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Durham e-Theses
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Biosynthetic studies on tropic acid and piliformic acid

Chesters, Nicola C.J.E. (1995) Biosynthetic studies on tropic acid and piliformic acid. Doctoral thesis, Durham University.



This thesis is divided into two parts and covers biosynthetic studies on two secondary metabolites, tropic acid in Part I and piliformic acid, in Part II.(S)-Tropic acid is the acid moiety of the alkaloids hyoscyamine and scopolamine, which are produced by a number of plants of the Solanacae family. An intriguing rearrangement of the L-phenylalanine side chain gives rise to the isopropanoid (S)-tropic acid skeleton. The detailed nature of the rearrangement has however remained elusive despite continued interest over the years. In chapter two the identification of intermediates between L-phenylalanine and (S)-tropic acid is discussed, which has placed (R)-D-phenyllactic acid as an immediate precursor. The stereochemical features of the rearrangement are described in chapter 3 and finally in chapter 4 a mechanism for the rearrangement is proposed. This is based on information obtained from the incorporation of various isotopically labelled precursors to tropic acid into two of the minor alkaloids, 3a-2'-hydroxyacetoxytropane and 3a- phenylacetoxytropane. This work was carried out in collaboration with Dr Richard Robins at the AFRC Institute of Food Research in Norwich. Piliformic acid is elaborated by the slow growing fungus Poronia piliformis. The incorporation of a number of isotopically labelled substrates into piliformic acid has revealed a mixed biosynthetic origin, comprising C(_8) and C(_3) fragments. These have been shown to be of acetogenic and citric acid cycle origins respectively. The C(_8) fragment has been further demonstrated to be a degradation product of a longer chain fatty acid. The mode of coupling of the two fragments has been investigated and suggests the intermediacy of a novel a-carboxyoctanoate. A pathway for the assembly of piliformic acid, involving a 1,3-hydrogen shift, is proposed, consistent with the above findings. These results are the subject of chapter 6.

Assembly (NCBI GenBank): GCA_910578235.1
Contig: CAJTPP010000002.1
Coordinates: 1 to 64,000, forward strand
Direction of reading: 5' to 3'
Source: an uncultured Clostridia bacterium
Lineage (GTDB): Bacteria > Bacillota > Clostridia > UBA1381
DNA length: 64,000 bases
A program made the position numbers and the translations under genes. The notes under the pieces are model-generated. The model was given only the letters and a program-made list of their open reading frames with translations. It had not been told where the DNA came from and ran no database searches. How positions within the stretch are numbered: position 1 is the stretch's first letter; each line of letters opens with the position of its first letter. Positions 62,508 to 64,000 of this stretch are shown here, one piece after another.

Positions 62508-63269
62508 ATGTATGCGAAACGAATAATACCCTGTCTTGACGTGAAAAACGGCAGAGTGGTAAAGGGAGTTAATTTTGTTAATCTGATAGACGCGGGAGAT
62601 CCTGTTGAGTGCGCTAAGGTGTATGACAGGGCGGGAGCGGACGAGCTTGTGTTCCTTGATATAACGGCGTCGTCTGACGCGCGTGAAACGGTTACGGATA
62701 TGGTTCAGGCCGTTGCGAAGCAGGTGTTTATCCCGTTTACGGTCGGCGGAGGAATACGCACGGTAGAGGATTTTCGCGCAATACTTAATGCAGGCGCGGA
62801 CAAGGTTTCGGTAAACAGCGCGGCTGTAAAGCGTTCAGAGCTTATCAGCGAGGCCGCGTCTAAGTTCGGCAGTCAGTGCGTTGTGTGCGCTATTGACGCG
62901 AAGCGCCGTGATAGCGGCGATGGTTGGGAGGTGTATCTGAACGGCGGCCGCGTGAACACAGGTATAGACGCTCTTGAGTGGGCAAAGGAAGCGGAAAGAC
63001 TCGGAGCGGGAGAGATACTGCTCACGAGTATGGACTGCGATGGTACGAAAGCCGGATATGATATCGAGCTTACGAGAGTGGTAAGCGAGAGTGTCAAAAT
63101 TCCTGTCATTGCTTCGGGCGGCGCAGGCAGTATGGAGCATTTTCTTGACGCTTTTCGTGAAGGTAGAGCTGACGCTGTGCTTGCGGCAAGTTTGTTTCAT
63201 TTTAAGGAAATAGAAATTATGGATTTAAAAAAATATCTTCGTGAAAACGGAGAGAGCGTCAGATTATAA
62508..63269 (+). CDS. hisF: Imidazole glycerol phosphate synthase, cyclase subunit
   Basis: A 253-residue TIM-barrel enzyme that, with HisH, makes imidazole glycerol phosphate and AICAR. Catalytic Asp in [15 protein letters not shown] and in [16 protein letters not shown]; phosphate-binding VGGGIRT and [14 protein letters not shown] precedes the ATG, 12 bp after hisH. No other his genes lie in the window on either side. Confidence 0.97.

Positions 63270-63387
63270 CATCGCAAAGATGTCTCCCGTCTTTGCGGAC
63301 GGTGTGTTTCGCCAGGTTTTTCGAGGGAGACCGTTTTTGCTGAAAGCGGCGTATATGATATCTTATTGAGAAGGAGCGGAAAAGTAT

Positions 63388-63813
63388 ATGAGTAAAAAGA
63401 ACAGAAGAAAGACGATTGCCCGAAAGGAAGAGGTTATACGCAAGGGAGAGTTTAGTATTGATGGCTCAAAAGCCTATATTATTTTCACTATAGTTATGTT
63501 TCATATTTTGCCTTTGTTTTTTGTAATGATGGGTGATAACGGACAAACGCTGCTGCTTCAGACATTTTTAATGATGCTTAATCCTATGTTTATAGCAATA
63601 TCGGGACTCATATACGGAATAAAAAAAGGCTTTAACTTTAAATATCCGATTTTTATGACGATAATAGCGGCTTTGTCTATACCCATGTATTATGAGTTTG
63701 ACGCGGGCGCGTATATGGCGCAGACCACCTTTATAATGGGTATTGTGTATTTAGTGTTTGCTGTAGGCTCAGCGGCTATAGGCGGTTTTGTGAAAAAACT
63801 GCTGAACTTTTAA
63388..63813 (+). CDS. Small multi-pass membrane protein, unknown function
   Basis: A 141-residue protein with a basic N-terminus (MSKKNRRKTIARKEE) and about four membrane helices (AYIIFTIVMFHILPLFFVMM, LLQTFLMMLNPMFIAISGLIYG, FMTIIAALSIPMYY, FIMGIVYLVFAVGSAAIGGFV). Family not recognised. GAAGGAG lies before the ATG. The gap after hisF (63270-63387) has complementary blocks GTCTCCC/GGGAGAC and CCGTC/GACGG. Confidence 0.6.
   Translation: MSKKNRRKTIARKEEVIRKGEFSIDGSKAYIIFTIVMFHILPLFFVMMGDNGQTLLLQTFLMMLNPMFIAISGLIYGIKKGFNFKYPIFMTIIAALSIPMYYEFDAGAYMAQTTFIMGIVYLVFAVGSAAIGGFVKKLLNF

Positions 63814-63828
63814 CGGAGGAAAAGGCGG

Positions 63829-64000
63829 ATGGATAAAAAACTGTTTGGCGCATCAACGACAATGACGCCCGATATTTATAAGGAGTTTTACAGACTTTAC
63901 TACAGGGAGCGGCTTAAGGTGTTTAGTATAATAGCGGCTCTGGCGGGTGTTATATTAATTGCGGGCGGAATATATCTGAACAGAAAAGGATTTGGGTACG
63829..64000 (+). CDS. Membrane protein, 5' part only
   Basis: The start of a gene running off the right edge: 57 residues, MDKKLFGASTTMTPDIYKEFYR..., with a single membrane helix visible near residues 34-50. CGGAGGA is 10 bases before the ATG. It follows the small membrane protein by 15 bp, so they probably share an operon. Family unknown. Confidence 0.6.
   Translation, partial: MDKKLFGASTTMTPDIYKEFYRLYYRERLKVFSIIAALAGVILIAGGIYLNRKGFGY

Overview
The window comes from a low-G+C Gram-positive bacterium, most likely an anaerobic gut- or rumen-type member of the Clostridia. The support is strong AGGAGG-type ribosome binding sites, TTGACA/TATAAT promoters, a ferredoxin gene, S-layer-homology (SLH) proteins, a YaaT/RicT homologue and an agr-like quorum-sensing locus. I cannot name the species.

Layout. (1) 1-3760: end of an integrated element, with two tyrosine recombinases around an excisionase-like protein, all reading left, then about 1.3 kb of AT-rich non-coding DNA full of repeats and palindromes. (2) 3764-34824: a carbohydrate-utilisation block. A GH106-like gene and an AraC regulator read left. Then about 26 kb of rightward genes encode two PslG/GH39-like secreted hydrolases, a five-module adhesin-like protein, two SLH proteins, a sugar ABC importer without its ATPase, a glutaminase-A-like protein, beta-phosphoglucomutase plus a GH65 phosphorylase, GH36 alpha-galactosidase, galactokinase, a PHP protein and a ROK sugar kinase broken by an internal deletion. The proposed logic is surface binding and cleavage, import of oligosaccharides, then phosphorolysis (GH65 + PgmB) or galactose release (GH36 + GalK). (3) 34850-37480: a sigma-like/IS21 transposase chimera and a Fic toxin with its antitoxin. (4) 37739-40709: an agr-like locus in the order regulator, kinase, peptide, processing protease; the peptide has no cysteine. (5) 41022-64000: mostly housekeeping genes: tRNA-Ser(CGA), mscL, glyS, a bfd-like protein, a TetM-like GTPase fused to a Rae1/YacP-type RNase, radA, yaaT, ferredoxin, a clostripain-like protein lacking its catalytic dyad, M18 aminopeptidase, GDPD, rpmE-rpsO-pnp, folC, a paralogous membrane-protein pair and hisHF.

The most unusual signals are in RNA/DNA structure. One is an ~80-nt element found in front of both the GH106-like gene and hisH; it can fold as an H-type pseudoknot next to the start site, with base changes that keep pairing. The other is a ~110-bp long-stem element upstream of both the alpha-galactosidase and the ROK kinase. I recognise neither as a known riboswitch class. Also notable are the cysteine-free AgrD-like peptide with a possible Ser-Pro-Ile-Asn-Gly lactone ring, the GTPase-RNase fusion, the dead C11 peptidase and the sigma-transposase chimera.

Item Type:Thesis (Doctoral)
Award:Doctor of Philosophy
Thesis Date:1995
Copyright:Copyright of this thesis is held by the author
Deposited On:09 Oct 2012 11:51

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